However, while the pilgrim was hanged, the roasted rooster stood up on the table and crowed as predicted. Understanding his error, the judge ran to the gallows, to discover that the man had been saved from death thanks to a poorly made knot. The man was immediately freed. Some years later, he returned to Barcelos to sculpt the Calvary (or Crucifix) to the Lord of the Rooster (Portuguese, “Cruzeiro do Senhor do Galo”) in praise to the Virgin Mary and to Saint James. The monument is located in the Barcelos Archaeological Museum.”
Rooster of Barcelos Legend Variations
Of course, the Rooster of Barcelos Legend has some variations. Only one thing is always the same: the tale is about a dead rooster that crows to prove an accused man’s innocence. What are the variations? Here are some of them (source: Wikipedia) :
- The pilgrim is a guest whom the landowner invited to his banquet, where silver is stolen.
- The pilgrim stays at a local inn, and the greedy owner of the inn accuses the pilgrim.
- There are two pilgrims, father and son. The son is accused, and the father pleads his innocence by calling on the rooster to crow.
- The rooster crows as soon as the accused man declares it will, so the man is never taken to the gallows.
- The accused is not from Galicia.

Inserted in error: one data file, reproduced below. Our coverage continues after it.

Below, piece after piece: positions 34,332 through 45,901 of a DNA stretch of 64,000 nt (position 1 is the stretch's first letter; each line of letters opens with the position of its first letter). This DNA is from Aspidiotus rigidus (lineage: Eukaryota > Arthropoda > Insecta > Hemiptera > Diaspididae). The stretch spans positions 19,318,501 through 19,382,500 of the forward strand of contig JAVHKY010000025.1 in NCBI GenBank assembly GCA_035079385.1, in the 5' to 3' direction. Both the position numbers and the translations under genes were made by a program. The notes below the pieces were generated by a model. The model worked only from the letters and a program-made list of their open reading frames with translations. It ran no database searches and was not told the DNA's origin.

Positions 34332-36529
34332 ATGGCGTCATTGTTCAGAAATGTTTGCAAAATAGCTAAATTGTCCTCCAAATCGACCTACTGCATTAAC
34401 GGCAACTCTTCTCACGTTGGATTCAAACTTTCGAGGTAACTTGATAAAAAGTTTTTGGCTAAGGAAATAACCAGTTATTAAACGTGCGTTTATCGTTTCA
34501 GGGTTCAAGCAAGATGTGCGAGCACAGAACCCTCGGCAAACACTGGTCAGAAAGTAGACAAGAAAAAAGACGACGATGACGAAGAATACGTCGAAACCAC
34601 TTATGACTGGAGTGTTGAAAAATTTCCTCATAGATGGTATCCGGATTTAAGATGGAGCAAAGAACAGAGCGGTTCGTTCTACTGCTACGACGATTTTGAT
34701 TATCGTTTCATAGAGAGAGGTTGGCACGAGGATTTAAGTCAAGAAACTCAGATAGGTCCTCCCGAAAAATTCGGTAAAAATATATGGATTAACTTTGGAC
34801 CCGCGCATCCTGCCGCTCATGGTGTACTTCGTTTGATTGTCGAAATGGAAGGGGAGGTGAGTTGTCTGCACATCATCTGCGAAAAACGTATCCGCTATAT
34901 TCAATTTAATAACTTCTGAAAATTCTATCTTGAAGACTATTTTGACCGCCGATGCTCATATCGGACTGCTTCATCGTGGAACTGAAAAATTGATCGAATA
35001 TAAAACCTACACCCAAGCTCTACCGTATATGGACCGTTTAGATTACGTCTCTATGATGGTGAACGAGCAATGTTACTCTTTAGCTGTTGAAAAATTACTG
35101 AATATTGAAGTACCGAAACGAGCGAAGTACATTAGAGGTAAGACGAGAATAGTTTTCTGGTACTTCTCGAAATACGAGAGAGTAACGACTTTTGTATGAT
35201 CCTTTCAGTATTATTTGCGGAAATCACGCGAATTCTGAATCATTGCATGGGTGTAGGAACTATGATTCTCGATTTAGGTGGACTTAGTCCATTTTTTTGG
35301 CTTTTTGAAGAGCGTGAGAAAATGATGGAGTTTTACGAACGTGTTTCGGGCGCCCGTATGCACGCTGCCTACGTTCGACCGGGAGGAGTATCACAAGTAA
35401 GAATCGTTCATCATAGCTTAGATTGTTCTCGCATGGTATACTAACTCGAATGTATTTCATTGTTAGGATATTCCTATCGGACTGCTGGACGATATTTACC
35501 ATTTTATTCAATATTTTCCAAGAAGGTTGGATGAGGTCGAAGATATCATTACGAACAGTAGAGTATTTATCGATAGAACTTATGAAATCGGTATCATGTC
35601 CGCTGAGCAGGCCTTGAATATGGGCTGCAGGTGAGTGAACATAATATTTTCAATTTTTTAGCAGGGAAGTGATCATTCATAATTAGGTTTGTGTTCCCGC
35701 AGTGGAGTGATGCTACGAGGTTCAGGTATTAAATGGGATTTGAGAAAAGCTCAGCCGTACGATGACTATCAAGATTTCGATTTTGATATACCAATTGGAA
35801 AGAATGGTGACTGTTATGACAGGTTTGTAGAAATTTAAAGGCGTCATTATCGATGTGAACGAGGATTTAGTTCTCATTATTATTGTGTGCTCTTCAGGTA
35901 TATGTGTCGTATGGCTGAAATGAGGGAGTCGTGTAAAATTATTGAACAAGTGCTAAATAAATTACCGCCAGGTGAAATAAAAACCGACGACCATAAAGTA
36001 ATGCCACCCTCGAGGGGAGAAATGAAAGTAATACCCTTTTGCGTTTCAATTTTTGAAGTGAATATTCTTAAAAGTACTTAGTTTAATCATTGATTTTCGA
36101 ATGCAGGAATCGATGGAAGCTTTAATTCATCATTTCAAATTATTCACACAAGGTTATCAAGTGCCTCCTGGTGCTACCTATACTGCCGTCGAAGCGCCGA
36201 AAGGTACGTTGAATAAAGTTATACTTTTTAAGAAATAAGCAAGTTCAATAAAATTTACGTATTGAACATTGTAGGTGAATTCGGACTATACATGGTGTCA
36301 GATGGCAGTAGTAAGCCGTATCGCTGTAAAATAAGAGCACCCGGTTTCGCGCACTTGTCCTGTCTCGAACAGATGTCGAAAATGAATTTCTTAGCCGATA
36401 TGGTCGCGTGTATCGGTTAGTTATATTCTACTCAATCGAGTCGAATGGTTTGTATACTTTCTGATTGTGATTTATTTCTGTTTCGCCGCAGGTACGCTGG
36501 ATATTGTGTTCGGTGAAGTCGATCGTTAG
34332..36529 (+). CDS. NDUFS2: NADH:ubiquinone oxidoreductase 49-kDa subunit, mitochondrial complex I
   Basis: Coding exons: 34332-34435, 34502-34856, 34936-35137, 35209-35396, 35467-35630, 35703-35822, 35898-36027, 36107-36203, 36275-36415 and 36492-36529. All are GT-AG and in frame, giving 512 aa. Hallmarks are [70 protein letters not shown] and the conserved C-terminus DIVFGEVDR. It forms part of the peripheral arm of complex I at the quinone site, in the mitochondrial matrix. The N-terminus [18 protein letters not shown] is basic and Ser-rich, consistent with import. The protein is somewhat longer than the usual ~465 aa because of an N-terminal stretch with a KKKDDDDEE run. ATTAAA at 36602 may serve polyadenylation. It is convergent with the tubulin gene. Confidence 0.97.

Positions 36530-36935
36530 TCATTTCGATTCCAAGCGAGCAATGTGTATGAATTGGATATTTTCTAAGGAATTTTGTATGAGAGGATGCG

City Of Famous Rooster of Barcelos In Portugal
Barcelos, Portugal Old Town
Barcelos Old Town is full of charming, well-kept streets. It has retained some of its medieval vibes thanks to places like the ruins of the Palace of the Counts, the pillory, the parish church, Barcelos bridge as well as the tower of Porta Nova, most of which date back to the 14th and 15th centuries. We’ll discuss each of them in more detail below.
Archaeological Museum of Barcelos
Ruins of 15th century Palace of the Counts of Barcelos (pt. Paço dos Condes de Barcelos) was turned into an open-air Archaeological Museum of Barcelos (pt. Museu Arqueológico). In its times it was a noble building that remained the residence of the Counts until the 17th century. Later, in 1755 the palace was destroyed by the earthquake, and what we see today are its remains. Inside the museum you’ll also find an 18th-century Cross to the Lord of the Rooster (pt. Cruzeiro do Senhor do Galo), showcasing the Rooster of Barcelos legend.
The Archaeological Museum of Barcelos is open 24h, and the entrance is free.
Medieval Barcelos Bridge (pt. Ponte de Barcelos) that crosses the Cavado River was built in the 14th century, in 1325. It soon became an important crossing for pilgrims heading to Santiago de Compostela. In 1801, due to the fall Palace of the Count’s tower, it was damaged and needed restoration. The bridge was classified as a National Monument in 1910.